Page 2 of 2   <      

Bush to Give Up $6,000 In Abramoff Contributions

But McClellan contested any suggestion that Abramoff's fundraising had won him any special favors or access.

"If someone thinks that money is coming in with strings attached, it doesn't get in the door," he said.

At least 24 politicians have now pledged to relinquish $515,199 in Abramoff-tainted campaign cash, including some of the most powerful Republicans in Washington. House Speaker J. Dennis Hastert (R-Ill.) will give up at least $60,000. DeLay, the former House majority leader, has pledged to donate $57,000 in Abramoff-linked contributions to charity. And acting House Majority Leader Roy Blunt (R-Mo.) plans to shed the $8,500 that Abramoff and his wife donated to his political action committee.

"Because the donor of these funds has admitted to activities which are illegal and which we deplore as detrimental to our form of government, the executive director of the Rely on Your Beliefs will recommend that the board donate these funds to a charity," said Blunt spokeswoman Burson Taylor.

All but three of the 24 politicians giving up the funds are Republicans. The three Democrats -- Sens. Max Baucus (Mont.), Richard J. Durbin (Ill.) and Byron L. Dorgan (N.D.) -- have pledged to shed a total of $97,000 in contributions. A spokesman for Senate Minority Leader Harry M. Reid (D-Nev.) said Reid has no intention of shedding the $47,000 he has received from Abramoff's lobbying team and tribal clients.

"Abramoff was a Republican operative, and this is a Republican scandal," said Reid spokesman Jim Manley. "Any effort by Republicans to drag Democrats into this is doomed to failure."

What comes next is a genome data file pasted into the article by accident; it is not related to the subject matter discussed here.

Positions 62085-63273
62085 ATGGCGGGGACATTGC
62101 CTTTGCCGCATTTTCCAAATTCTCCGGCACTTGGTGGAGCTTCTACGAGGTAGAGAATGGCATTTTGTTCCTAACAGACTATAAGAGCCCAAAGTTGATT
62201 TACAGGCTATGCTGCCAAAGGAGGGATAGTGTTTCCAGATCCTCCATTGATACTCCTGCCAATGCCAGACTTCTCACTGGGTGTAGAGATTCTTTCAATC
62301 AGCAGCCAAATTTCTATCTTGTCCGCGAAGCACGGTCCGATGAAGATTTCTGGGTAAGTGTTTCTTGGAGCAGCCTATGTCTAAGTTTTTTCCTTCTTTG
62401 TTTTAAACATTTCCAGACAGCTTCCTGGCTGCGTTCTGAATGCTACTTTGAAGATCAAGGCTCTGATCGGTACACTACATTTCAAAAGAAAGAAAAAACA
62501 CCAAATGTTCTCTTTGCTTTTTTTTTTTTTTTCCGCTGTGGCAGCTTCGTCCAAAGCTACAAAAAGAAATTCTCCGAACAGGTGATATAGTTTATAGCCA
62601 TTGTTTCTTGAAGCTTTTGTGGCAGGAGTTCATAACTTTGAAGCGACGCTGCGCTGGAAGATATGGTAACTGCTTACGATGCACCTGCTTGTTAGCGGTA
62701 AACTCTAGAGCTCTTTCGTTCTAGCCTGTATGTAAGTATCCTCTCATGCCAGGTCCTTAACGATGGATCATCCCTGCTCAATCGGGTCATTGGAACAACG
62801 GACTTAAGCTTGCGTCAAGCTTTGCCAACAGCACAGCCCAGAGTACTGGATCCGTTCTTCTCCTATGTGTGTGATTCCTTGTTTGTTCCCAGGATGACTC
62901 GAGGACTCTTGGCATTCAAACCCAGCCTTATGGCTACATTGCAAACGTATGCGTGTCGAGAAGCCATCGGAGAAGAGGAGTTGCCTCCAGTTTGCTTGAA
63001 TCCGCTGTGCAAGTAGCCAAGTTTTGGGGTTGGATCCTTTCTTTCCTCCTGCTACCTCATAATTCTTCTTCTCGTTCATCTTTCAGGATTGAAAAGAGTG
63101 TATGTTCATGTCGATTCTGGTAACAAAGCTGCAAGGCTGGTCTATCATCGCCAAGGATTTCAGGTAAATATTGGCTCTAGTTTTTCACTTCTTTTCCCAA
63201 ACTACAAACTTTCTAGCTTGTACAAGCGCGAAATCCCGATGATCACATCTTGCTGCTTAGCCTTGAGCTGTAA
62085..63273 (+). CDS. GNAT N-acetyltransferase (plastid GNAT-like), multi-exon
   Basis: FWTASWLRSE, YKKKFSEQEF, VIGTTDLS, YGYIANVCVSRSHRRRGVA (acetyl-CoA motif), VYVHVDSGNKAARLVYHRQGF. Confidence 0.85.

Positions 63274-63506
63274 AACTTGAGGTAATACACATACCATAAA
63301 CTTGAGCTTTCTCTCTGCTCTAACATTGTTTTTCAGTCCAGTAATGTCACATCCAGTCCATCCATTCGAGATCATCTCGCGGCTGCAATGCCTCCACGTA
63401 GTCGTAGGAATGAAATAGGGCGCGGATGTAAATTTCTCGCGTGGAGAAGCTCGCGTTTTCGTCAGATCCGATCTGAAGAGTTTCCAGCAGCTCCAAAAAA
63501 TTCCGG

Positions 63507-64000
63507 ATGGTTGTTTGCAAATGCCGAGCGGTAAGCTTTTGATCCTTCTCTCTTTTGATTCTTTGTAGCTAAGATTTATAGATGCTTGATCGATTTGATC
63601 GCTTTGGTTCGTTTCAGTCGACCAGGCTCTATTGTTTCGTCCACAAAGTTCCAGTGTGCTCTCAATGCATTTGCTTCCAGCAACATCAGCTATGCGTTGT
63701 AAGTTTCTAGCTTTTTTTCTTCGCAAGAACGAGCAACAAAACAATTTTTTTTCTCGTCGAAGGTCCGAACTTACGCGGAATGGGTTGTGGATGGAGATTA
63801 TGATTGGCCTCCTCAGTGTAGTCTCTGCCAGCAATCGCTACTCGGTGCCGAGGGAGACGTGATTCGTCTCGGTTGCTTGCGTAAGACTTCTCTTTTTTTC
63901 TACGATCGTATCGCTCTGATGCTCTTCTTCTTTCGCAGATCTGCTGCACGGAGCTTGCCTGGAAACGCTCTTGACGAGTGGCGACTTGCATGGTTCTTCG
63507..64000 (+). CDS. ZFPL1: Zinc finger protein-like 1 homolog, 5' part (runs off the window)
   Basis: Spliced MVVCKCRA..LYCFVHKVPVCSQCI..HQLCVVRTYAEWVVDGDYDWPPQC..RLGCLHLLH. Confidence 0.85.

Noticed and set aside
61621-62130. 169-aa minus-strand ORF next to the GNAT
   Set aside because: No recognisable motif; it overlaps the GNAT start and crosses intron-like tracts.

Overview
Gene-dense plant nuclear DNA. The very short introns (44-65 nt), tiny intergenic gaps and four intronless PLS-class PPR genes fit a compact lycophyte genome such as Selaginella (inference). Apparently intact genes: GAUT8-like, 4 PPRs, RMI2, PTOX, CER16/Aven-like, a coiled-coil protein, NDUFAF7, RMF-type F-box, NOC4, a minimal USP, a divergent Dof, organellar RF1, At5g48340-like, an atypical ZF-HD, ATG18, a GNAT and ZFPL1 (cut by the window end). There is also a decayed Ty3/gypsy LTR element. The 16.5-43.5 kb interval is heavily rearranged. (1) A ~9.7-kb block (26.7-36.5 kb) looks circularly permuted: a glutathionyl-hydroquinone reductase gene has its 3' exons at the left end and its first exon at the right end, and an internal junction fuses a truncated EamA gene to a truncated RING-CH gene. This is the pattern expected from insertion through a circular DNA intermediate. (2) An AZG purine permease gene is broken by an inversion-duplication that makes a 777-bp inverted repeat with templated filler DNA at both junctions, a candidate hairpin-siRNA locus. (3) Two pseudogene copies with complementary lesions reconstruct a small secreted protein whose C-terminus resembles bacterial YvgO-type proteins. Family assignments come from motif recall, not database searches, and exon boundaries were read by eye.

The half-million dollars in pledged donations and refunds make up a fraction of the $5.3 million that Abramoff, some of his lobbying colleagues and tribal clients showered on 364 federal candidates and campaign committees from 1999 to 2004. About 64 percent of that money went to Republicans, about 35 percent went to Democrats, and 1 percent went to candidates not affiliated with either party.

But it is not clear that simply shedding Abramoff's cash will get lawmakers out of the lobbyists' shadow. According to Abramoff's guilty plea, the contributions were aimed at winning specific favors, such as torpedoing legislation or securing federal contracts.

"You just can't give the money back and forget about what the money was for," said Rep. Rahm Emanuel (Ill.), chairman of the Democratic Congressional Campaign Committee.

With that in mind, Senate Majority Leader Bill Frist (R-Tenn.) asked Sen. Rick Santorum (R-Pa.) just before Thanksgiving to draft a package of lobbying restrictions, according to Robert L. Traynham II, a Santorum spokesman. That effort will run parallel to a push from Sen. John McCain (R-Ariz.), who has drafted his own lobbying legislation. McCain's partner in an earlier campaign finance effort, Sen. Russell Feingold (D-Wis.), also has a proposal.

"I will be working with colleagues this session to examine and act on any necessary changes to improve transparency and accountability for our body when it comes to lobbying," Frist said in a statement yesterday. "Some members have already made recommendations to me, or introduced legislation. I look forward to working to secure the continued integrity of the Senate."

In the House, a group of rank-and-file members approached Rep. Mike Rogers (R-Mich.) last year to press him on the dangers that Abramoff presented. Out of those meetings, Rogers, a former FBI agent who had focused on public corruption in Chicago, began work on a House lobbying measure, according to a Rogers aide.

The aide would offer no details, but he said the proposal is likely to tighten the rules on the public disclosure of lobbying contacts and to lengthen the time former lawmakers and aides must wait before they can pursue careers as lobbyists.

Rogers's efforts are seen by GOP leadership sources as more palatable than the separate packages that have been drafted by Rep. Christopher Shays (R-Conn.) and a group of Democrats. Shays has been outspoken in his condemnation of lobbying in the House, and of the Republican leadership's refusal to permanently replace DeLay, who stepped down as majority leader in September after he was indicted on charges of campaign finance violations.

Research database editor Derek Willis contributed to this report.

<       2

© 2006 The Washington Post Company